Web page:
The citizens’ choice in these local elections will determine who will be leading the local community and in which direction the local developments will move. The local issues are becoming increasingly important to the citizens as the local-level governance directly affects their quality of life.
The funding of the elections campaign is a vital indicator of the legitimacy of the election process. As the founder of the key anti-corruption institutions that have the broadest powers in the election process (State Commission for Prevention of Corruption (SCPC) and the State Audit Office (SAO)), the Parliament has an important role to play in overseeing the legality of financing of the political campaign.
The SAO, within its competencies, conducts audits of the financial statements on revenues and expenditures in the election campaigns. If there are irregularities, the SAO submits a request to initiate a misdemeanour procedure or a report to the competent public prosecutor. The SAO also provides recommendations regarding the Electoral Code important for the Parliament review to ensure their implementation in future election cycles.
The SCPC has important responsibilities regarding the financing of the election campaign. One of them is the monitoring of the legality of the election campaign financing. The SCPC may initiate proceedings to establish the factual situation in case of suspicion or objection to illegal financing of a campaign. Additionally, the SCPC is competent to monitor the legality of the use of budget funds from the day of the announcement until the end of the elections and determine abuse of political party funding during an election campaign. The Commission is also required to review these reports and submit a special report to the Parliament on financing the election campaign, no later than three months from the day of the end of the elections. In addition, the persons working to prevent corruption are provided with full protection and independence, and in case of any pressure, the SCPC immediately notifies the Parliament.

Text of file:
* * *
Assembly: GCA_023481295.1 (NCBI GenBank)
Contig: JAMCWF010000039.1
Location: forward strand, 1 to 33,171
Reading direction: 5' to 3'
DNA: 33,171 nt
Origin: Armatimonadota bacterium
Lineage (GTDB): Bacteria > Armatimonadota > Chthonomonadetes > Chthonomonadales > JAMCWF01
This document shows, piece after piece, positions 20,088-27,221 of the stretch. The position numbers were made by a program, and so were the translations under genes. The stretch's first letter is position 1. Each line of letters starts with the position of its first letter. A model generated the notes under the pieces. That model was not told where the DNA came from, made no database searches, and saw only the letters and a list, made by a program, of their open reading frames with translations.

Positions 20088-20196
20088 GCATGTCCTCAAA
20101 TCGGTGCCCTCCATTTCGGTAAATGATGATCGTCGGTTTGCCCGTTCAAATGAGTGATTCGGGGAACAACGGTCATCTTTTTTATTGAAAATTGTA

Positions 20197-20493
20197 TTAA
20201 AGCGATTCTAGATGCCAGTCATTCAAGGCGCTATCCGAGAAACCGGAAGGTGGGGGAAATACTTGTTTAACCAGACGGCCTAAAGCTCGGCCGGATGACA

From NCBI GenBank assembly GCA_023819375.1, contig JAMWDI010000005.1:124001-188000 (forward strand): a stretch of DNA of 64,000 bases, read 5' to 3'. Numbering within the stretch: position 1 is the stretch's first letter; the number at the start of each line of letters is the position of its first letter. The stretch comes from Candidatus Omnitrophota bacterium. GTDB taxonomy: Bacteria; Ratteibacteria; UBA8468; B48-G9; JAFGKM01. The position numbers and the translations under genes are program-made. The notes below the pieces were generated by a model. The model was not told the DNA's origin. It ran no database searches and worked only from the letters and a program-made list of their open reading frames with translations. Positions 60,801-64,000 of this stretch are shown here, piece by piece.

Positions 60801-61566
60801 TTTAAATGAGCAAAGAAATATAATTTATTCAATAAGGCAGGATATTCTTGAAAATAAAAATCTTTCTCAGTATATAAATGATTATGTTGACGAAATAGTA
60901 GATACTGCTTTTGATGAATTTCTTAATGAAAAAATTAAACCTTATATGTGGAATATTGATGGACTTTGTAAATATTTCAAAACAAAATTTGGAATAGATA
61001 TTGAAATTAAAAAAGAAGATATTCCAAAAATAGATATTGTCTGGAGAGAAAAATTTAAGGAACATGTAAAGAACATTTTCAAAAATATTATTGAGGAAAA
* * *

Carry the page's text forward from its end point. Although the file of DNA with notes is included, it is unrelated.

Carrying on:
The participants in the election campaign submit a complete financial report to the Parliament, the State Election Commission, SAO, SCPC and to the municipal council and the council of the City of Skopje. The banks in which accounts are opened for campaign purposes are required to provide the SCPC and SAO with free electronic access to all changes in those accounts.
Anti-corruption institutions are obliged to cooperate with each other and with the State Election Commission during the election campaign. In the run-up to the upcoming local elections, the SCPC, together with the SAO, established a joint team for coordination and implementation of the planned activities of the two institutions to obtain data from the institutions and bank accounts of the participants in the local elections. The MPs need to monitor the election process closely and carefully review and discuss the reports prepared by the SCPC and SAO to increase the accountability of the political parties, improve the legal framework for elections and, ultimately, increase the confidence in the election process.
The project Anti-Corruption Talk in Parliament (ACT in Parliament)) includes research and advocacy activities with main purpose of supporting the reform process in North Macedonia, by reinforcing the supervisory role of the Parliament in relation to the fight against corruption.
The project is supported by the National Endowment for Democracy (NED) from United States of America. IDSCS is solely responsible for the content herein and it does not reflect the positions of the National Endowment for Democracy (NED).